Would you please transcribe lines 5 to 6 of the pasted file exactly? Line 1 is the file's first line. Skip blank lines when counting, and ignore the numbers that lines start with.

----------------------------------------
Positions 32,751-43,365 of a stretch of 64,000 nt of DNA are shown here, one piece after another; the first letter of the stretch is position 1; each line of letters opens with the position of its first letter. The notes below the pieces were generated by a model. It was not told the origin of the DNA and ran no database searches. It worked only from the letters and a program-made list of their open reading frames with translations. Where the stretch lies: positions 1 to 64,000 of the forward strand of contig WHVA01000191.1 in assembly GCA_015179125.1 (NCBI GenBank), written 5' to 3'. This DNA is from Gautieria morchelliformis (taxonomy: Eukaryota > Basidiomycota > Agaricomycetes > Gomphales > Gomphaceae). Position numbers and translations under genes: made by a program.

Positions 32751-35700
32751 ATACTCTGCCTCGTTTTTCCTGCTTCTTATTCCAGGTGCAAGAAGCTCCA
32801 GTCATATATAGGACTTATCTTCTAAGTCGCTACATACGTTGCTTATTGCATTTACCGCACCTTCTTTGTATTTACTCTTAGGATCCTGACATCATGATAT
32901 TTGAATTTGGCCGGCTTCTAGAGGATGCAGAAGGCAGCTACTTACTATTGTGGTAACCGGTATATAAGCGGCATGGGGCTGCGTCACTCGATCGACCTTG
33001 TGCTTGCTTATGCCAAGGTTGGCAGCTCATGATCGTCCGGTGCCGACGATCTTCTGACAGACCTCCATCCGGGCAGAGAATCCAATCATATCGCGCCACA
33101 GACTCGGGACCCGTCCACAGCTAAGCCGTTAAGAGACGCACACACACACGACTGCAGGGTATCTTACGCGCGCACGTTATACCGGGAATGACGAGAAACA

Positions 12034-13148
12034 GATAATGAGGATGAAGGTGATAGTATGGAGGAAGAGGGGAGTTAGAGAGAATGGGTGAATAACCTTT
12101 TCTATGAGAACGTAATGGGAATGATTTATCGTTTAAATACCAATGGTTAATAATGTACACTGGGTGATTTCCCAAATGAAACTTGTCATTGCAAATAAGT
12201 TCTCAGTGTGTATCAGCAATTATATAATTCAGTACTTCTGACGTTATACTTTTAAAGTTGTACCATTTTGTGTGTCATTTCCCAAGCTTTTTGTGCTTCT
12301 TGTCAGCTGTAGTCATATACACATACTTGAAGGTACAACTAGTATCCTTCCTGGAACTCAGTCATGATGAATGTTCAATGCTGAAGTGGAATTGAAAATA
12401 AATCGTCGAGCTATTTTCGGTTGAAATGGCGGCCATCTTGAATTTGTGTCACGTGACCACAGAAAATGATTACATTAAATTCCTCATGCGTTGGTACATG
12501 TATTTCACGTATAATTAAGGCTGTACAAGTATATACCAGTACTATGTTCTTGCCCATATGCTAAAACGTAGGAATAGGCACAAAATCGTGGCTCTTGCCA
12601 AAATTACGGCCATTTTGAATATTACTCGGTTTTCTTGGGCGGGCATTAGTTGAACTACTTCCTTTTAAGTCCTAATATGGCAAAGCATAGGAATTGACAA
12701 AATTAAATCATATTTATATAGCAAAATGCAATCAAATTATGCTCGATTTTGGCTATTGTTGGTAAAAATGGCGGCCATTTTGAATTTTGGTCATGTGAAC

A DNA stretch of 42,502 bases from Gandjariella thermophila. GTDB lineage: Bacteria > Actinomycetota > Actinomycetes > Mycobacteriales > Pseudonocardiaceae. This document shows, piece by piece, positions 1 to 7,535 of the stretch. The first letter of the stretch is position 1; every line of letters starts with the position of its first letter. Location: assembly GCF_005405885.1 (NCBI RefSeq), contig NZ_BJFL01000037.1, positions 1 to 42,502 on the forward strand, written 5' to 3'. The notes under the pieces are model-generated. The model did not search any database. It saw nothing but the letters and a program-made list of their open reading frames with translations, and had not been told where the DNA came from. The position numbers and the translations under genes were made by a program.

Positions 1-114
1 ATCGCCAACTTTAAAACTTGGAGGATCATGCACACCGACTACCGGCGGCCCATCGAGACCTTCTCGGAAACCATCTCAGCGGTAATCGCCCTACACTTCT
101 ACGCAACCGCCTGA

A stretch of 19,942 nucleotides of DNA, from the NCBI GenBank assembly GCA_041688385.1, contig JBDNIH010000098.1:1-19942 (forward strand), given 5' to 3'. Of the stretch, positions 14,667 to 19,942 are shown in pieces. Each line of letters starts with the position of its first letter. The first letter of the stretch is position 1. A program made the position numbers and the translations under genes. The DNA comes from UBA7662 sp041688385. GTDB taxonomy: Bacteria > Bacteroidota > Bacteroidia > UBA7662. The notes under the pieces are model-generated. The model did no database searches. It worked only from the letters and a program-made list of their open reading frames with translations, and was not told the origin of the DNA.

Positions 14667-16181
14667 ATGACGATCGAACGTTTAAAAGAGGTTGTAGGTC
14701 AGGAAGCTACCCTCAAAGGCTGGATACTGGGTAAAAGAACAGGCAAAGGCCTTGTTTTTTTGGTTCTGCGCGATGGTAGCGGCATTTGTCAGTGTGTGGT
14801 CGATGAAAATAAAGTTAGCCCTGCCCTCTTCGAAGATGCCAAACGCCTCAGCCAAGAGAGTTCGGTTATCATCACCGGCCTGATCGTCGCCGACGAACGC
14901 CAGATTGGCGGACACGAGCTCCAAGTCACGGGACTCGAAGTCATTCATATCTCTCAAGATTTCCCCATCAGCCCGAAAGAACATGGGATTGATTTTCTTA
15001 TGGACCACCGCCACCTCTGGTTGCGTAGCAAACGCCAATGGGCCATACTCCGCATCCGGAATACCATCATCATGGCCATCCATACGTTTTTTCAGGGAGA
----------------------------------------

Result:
32901 TTGAATTTGGCCGGCTTCTAGAGGATGCAGAAGGCAGCTACTTACTATTGTGGTAACCGGTATATAAGCGGCATGGGGCTGCGTCACTCGATCGACCTTG
33001 TGCTTGCTTATGCCAAGGTTGGCAGCTCATGATCGTCCGGTGCCGACGATCTTCTGACAGACCTCCATCCGGGCAGAGAATCCAATCATATCGCGCCACA